Foto von Anthony Shkraba von

3. The ‘touch it once’ rule

Have you ever found yourself repeatedly looking at the same paperwork or email or pile of clothes and telling yourself you will get to it later? We take so much time redoing the same thing, and trying to refocus from where we left off. It is so counterproductive. The idea here is that as soon as you touch something, you immediately act on it, be it answering an email, booking an appointment, setting time in your calendar, putting your clothes back in place etc. This saves you time but also declutters your mind by leaving no unfinished business so to speak.

4. Moving to-do's to your calendar

Another great tip I have picked up along the way, is moving my main to-do’s into my calendar. This way you block and schedule time for important dates and tasks and hence prioritize your tasks over others people’s agendas populating your calendar.

5. Habits

Finally, forming healthy habits will save you a lot of time down the road, as habits create freedom by making daily tasks automatic. Habits create a mastery and unlock the potential for the next level. Below are some steps to help you form good habits, as outlined in the book Atomic Habits:

  • Make the habit obvious and simple to get started on
  • Fill out a habit scorecard to track your habits you want to keep and the ones you want to eliminate
  • Set a time and location for your habit
  • Use the habit stacking method of pairing a habit to an already established one
  • Design your environment to eliminate cues of bad habits and prep for cues of good habits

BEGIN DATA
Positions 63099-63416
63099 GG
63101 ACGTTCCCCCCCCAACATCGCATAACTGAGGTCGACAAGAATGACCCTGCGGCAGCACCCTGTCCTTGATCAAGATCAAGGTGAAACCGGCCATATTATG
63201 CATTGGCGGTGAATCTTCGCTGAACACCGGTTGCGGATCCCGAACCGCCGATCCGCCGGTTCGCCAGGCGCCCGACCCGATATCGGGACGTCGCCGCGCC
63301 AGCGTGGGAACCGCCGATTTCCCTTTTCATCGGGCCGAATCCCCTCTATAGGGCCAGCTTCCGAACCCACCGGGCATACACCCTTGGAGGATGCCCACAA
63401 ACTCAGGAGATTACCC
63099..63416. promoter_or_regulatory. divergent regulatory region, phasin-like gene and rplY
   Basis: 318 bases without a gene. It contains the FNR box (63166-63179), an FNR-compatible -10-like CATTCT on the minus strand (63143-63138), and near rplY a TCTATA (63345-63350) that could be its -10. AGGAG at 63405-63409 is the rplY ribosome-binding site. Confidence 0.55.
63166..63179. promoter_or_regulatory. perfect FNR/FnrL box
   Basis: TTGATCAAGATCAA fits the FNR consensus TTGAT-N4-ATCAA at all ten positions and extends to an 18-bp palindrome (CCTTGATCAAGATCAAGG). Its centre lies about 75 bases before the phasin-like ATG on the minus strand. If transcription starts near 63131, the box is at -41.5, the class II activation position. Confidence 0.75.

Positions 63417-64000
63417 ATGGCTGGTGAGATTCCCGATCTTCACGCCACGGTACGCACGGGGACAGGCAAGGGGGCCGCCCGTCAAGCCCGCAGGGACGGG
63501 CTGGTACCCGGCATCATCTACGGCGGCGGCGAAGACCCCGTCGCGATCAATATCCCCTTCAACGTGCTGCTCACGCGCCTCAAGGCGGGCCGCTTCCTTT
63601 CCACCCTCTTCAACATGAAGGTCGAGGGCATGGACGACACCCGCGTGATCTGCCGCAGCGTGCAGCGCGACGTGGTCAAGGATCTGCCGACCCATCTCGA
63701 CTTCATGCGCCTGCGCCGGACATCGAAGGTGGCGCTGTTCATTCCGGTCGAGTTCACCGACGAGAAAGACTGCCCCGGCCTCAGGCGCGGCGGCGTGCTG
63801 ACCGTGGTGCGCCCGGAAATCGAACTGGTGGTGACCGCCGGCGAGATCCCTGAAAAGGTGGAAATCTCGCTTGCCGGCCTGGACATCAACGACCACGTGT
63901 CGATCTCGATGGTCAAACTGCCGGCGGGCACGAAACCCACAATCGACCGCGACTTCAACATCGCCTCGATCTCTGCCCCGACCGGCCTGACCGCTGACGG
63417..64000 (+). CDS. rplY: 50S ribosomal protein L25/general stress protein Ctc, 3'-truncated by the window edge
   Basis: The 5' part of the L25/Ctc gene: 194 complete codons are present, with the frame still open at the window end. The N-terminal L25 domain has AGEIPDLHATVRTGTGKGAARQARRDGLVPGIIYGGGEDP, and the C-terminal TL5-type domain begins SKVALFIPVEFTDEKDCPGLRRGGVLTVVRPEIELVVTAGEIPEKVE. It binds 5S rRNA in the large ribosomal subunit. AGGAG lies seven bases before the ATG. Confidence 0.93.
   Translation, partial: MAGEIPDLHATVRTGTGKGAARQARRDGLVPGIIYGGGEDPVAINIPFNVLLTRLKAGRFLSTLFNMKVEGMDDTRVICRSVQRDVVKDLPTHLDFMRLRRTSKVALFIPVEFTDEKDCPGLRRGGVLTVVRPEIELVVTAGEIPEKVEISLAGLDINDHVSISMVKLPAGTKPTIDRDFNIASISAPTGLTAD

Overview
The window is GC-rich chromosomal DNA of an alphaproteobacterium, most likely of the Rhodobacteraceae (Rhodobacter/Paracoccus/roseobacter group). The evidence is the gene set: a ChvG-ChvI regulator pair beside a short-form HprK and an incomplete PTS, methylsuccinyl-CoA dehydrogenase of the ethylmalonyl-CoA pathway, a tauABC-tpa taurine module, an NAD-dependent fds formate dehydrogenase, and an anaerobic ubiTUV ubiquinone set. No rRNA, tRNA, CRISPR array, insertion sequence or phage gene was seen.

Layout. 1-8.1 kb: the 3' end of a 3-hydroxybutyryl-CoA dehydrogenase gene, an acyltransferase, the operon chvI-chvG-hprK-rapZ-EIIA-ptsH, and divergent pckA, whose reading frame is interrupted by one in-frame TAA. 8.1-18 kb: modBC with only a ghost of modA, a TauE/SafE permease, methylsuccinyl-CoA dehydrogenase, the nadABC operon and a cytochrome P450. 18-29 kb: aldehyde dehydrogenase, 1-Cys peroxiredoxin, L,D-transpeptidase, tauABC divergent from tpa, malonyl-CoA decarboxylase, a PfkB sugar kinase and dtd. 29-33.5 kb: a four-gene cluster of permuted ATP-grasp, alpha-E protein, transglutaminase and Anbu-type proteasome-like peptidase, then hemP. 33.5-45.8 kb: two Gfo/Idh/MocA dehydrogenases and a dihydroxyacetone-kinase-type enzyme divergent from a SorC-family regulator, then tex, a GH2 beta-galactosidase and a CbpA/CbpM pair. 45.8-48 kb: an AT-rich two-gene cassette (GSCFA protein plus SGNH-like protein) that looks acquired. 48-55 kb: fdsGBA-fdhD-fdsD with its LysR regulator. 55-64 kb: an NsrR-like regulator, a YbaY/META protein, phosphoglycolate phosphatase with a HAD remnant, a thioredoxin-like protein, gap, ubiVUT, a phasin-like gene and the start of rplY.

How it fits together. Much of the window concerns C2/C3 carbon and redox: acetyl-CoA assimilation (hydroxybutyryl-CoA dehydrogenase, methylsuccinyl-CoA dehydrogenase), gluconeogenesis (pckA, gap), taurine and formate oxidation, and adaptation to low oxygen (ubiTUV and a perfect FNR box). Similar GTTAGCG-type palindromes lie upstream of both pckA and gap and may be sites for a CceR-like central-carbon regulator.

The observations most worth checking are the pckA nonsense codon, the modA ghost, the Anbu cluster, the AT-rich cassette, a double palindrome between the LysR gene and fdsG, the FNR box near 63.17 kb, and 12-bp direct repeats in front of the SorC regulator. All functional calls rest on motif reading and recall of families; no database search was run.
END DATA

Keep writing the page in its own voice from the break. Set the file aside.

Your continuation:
• Do the exact opposite for each bad habit you want to eliminate.

III. Focus - unwavered attention

There is never enough time to do everything, but there is always enough time to do the most important things. What are they?

Brian Tracey

I often remind myself of this quote when I am faced with an overwhelming number of tasks that need to get done. Practising the discipline to constantly focus on the most important things is an art, but it pays off hugely. And learning to ask yourself frequently enough, whether you are working on what is most valuable to advance yourself, your career or your goals can really help you cut through the clutter and focus on what really matters most.

As the Pareto principal states, 80% of your results come from 20% of your actions and having the clarity and discipline to focus on these will truly catapult you forward.

a hand writing in a notebook
Foto von cottonbro von

Rory Vaden, a top leadership speaker, stated in his famous Ted talk ‘How to Multiply Your Time’ that ‘time multipliers’ simply work on the items that will multiply their time and say no to any tasks that are not in that list. By choosing to work on the items that will push them forward they are in essence gaining more time in the future.

The best way I have found to prioritize the work that is most significant or urgent is by writing down my MITs (most important tasks) the night before and reviewing them first thing in the morning, when you are cognitively at your best state. This way you are truly directing your day and not going about the day reacting to a million distractions that are most likely no where near your most valuable tasks that need to be worked on. 

Can we mention this again? Delete or simply sign out occasionally from your social media. It is amazing how by just removing the temptation you will gain a huge amount of time spent mindlessly on these distractions.

Keeping a waiting list of things, such as waiting on a response, an email, a package from Amazon, a refund or expenses can be hugely effective in clearing up mental space! 

Finally, working on doing only one thing at a time. Multitasking studies show that when we think we’re multitasking, we actually aren’t multitasking. It’s impossible for our brains to focus on two tasks at once, in fact our brains are actually rapidly switching between them. Therefore, our focus and energy is split into two tasks instead of being concentrated on one. And our work turns out mediocre on both tasks. 

By our amazing ambassador Corinna Orietta